Objetivo: Avaliar a segurança, viabilidade e efeitos iniciais, clínicos e sobre a perfusão miocárdica, da administração intramiocárdica, transtorácica, de VEGF 165 plasmidial em pacientes com doença arterial coronariana avançada e angina refratária, não passíveis de revascularização percutânea e cirúrgica. Métodos: Ensaio clínico fase I/II. Treze pacientes cardiopatas isquêmicos com angina refratária apesar de tratamento medicamentoso máximo por no mínimo seis meses, não passíveis de revascularização cirúrgica ou por cateter foram submetidos a injeções intramiocárdicas de 2000µg VEGF 165 plasmidial. Os pacientes foram avaliados por cintilografia miocárdica, teste ergométrico, questionário de qualidade de vida (Minnesota) e determinação das classes de insuficiência cardíaca (NYHA) e angina (CCS). Resultados: Não houve óbitos ou reintervenções. Durante o período de tratamento medicamentoso máximo, não se observou diferenças em cintilografias miocárdicas, testes ergométricos e questionários de qualidade de vida, ainda, houve tendência a piora das classes NYHA (P=0,05) e CCS (P=0,05). Três meses após intervenção, observou-se melhora dos escores cintilográficos SSS (18,38±7,51 vs. 15,31±7,29, P=0,003) e SRS (11,92±7,49 vs. 8,53±6,68, P=0,002), porém não na proporção da extensão da área de miocárdio isquêmico (23,38±13,12% vs. 20,08±13,88%, P=0,1). Houve tendência a melhora dos METs nas ergometrias (7,66±4,47 vs. 10,29±4,36, P=0,08), melhora do escore de qualidade de vida (48,23±18,35 vs. 30,15±20,13; P=0,02) e das classes NYHA (3,15±0,38 vs. 1,77±0,83, P=0,001) e CCS (3,08±0,64 vs. 1,77±0,83, P=0,001), no mesmo período. Conclusões: A terapia demonstrou-se segura e viável nesta série de pacientes. Os resultados iniciais tendem a demonstrar melhora na gravidade da angina e redução da intensidade da isquemia miocárdica.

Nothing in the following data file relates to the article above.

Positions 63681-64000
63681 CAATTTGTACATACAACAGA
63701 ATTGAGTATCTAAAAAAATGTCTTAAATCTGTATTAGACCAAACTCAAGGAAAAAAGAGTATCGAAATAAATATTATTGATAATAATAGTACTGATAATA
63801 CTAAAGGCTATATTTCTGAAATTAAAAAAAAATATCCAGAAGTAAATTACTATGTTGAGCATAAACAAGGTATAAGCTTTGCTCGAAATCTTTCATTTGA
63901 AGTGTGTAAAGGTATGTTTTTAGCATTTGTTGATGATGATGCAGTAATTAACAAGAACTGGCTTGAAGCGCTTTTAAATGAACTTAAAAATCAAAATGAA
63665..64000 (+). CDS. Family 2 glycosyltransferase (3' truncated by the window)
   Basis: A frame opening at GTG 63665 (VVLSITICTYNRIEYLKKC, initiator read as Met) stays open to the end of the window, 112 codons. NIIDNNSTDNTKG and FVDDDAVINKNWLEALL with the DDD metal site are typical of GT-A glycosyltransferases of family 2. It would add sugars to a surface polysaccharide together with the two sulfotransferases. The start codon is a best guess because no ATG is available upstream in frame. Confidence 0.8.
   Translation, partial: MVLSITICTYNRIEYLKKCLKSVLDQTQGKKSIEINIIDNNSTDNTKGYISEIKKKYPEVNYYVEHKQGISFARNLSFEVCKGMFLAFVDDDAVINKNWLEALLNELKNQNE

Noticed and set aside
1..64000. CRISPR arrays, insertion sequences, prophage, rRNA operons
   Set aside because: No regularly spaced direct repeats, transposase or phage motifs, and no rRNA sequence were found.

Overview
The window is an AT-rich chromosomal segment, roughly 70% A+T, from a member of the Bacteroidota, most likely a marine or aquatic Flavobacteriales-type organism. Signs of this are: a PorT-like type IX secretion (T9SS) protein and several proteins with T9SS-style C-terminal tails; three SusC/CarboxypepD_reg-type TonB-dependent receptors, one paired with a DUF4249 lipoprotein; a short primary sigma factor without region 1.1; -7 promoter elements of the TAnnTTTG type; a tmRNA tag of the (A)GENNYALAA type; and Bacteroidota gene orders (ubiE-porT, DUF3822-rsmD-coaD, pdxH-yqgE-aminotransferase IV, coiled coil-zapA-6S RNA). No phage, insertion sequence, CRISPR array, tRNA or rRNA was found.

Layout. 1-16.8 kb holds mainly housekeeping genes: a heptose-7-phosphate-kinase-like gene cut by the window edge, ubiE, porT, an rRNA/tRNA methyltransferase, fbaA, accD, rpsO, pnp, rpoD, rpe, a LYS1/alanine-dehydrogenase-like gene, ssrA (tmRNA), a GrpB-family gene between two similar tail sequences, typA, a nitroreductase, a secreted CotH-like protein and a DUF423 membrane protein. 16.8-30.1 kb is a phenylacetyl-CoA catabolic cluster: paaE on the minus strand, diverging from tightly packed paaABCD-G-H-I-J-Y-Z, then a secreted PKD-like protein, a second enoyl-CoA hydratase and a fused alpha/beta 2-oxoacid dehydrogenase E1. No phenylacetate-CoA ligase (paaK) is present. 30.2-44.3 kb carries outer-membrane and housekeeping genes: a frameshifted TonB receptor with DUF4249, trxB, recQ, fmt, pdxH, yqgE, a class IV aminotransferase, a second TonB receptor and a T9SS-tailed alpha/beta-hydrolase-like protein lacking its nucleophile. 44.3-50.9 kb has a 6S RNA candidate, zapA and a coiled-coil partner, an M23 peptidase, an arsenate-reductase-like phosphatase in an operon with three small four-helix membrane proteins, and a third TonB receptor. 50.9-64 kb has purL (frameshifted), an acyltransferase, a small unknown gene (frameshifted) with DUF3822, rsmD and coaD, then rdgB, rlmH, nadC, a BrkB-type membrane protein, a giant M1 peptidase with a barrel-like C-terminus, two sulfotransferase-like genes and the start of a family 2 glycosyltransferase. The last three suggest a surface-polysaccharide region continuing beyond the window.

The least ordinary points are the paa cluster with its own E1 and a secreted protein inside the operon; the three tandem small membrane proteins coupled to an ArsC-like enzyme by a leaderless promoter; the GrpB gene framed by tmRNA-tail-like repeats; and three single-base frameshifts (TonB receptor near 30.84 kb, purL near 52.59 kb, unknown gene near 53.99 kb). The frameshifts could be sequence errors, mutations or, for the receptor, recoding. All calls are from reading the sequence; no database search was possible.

The demonstration that some vascular growth factors have the potential to induce angiogenesis in ischemic tissue [1-3] has stimulated research into new treatment techniques for patients with coronary artery disease (CAD). This is due to the possibility of inducing myocardial angiogenesis and establishing collateral circulation, especially in cases of refractory angina to conventional therapy and unfeasible techniques for traditional CABG and PCI.